Workers expect their defined contribution plans to play a greater role in their retirement income than annuities.
By Cyril Tuohy
American International Group (AIG) Life and Retirement Division, which includes its life and annuities business, delivered sales of $7.4 billion in premiums and deposits in the second quarter, an increase of 9 percent compared to the year-ago period.
Index annuities sales were $305 million in the quarter, up from $55 million in year-ago period, and variable annuity sales reached $2.26 billion, up $90 million or 4 percent compared to the year-ago period, the company said.
“Both lines benefited from product enhancements, expanded distribution and continued strong demand for guaranteed lifetime income benefits,” Jay Wintrob, president and chief executive officer of AIG Life and Retirement, said in a conference call with analysts.
Fixed annuity sales reached nearly $1.1 billion in the second quarter, tripling from the year-ago period, the company also said.
AIG, which has a property-casualty and a mortgage guarantee division, reported second quarter net income was $3.07 billion, an increase of 13 percent compared to the year-ago period.
Wintrob said that low interest rates have made fixed annuities competitive compared to bank certificate of deposits and money market products. New features added to some of AIG’s life insurance products have also led to “strong sales momentum,” he said.
In May, AIG launched Elite Survivor Index II, a joint and last survivorship index universal life insurance policy.
In March, the company launched Elite Index II, a universal life insurance with simplified guarantees and an optional chronic illness benefit rider.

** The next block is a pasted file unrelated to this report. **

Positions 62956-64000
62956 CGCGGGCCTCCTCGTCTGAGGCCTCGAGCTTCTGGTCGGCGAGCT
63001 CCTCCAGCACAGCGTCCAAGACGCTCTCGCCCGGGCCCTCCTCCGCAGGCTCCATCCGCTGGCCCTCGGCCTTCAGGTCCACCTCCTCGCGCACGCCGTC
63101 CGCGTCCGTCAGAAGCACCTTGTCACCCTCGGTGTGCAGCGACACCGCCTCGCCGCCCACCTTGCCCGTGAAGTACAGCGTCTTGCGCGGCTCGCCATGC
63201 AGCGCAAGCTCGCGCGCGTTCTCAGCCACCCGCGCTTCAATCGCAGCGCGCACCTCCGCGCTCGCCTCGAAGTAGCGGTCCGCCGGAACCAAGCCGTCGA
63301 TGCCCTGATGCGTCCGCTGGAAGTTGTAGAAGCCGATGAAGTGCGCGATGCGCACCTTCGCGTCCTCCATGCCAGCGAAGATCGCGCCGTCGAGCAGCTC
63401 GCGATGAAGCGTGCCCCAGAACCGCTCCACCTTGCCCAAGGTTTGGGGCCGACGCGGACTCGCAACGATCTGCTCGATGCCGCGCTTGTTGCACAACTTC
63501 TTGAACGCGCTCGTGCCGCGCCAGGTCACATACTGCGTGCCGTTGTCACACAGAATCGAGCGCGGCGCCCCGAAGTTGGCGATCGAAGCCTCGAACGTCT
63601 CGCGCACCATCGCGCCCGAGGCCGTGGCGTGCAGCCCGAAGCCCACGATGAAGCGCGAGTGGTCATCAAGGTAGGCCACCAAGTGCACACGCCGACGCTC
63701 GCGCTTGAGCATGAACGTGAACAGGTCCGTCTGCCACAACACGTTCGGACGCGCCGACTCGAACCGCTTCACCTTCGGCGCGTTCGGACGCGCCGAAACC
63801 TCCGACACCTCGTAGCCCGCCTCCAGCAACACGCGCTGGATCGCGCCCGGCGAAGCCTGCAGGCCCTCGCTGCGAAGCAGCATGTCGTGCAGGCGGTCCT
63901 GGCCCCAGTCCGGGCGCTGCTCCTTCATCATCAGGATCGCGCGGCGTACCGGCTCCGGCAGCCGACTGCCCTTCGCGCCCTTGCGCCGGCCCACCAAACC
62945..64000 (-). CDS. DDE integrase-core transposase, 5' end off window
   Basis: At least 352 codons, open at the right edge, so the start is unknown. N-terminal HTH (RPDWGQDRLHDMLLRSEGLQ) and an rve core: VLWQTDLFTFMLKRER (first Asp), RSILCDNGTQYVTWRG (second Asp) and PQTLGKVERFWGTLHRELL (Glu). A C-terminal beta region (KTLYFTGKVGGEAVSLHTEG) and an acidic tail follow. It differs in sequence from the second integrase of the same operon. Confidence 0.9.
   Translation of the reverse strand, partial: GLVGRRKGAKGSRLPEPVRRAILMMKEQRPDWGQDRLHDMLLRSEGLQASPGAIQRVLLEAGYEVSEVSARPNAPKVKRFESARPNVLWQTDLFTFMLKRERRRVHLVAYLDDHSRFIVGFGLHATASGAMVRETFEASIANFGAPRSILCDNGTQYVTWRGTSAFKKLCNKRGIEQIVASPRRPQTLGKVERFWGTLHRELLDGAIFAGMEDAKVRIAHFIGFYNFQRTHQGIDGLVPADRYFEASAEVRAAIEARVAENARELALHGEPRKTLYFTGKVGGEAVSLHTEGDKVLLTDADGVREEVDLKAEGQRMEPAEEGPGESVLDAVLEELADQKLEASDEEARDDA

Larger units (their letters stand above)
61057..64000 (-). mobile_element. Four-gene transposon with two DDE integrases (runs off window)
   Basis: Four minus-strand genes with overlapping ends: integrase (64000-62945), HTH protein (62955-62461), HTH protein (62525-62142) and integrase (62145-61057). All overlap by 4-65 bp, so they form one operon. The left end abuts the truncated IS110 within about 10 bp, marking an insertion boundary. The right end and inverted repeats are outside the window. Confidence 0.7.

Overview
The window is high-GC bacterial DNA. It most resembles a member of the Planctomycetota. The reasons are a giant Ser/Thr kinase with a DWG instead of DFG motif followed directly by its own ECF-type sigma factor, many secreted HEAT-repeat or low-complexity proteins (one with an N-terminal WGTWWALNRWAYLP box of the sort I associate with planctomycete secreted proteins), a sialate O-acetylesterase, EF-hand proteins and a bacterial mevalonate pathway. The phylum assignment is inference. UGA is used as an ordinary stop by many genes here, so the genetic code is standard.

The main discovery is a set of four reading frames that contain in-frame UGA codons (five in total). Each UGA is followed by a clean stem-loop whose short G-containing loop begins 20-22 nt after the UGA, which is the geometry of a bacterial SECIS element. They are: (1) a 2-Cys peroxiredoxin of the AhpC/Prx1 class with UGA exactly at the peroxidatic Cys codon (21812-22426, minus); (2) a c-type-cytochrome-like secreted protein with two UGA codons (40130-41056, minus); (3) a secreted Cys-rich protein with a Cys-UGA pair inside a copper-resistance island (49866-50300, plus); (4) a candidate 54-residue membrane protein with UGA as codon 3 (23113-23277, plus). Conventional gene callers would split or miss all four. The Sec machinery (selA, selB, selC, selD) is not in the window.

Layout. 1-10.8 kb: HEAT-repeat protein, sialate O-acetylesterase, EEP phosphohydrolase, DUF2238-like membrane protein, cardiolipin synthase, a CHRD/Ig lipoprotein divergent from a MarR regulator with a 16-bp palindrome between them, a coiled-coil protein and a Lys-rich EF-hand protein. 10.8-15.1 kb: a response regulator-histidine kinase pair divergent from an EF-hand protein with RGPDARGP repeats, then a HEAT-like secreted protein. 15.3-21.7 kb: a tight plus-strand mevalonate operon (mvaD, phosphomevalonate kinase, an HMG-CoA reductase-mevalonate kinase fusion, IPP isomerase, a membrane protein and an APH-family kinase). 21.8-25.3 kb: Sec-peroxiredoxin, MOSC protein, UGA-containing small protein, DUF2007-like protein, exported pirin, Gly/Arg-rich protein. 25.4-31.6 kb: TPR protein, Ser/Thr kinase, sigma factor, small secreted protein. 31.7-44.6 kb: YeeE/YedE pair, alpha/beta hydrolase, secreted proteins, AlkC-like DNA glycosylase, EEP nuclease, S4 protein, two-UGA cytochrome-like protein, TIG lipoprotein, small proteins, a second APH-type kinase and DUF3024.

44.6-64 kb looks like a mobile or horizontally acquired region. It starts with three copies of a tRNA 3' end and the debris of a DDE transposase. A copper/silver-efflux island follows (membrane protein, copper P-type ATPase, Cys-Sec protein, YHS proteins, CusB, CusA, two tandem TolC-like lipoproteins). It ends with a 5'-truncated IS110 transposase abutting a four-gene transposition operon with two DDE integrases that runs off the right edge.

Wintrob said AIG’s Retirement Income Solutions division would not likely be able to keep up its strong sales pace going into the third and fourth quarters given the strong market performance during the last six months of 2013.
The Standard & Poor's 500 index finished last year up nearly 30 percent. In the first six months of this year, it gained 6 percent.
“Without similar market conditions in the second half of this year, we would expect lower sales growth rates in key product lines versus the prior year,” he said.
Market performance and interest rate direction notwithstanding, demand for the company’s retirement income products “remains very strong,” Wintrob also said.
AIG made a push into the retirement business following the pullback by other annuity carriers in the wake of the financial crisis and dropping interest rates.
Following the collapse, many traditional carriers found themselves saddled with expensive guarantees they had made to annuitants before the recession. Annuity carriers found it hard to deliver on those promises when their fixed-income investment portfolios were yielding so little.
That created an opportunity for AIG, itself a once-hobbled industry giant.
Cyril Tuohy is a writer based in Pennsylvania. He has covered the financial services industry for more than 15 years. Cyril may be reached at firstname.lastname@example.org.
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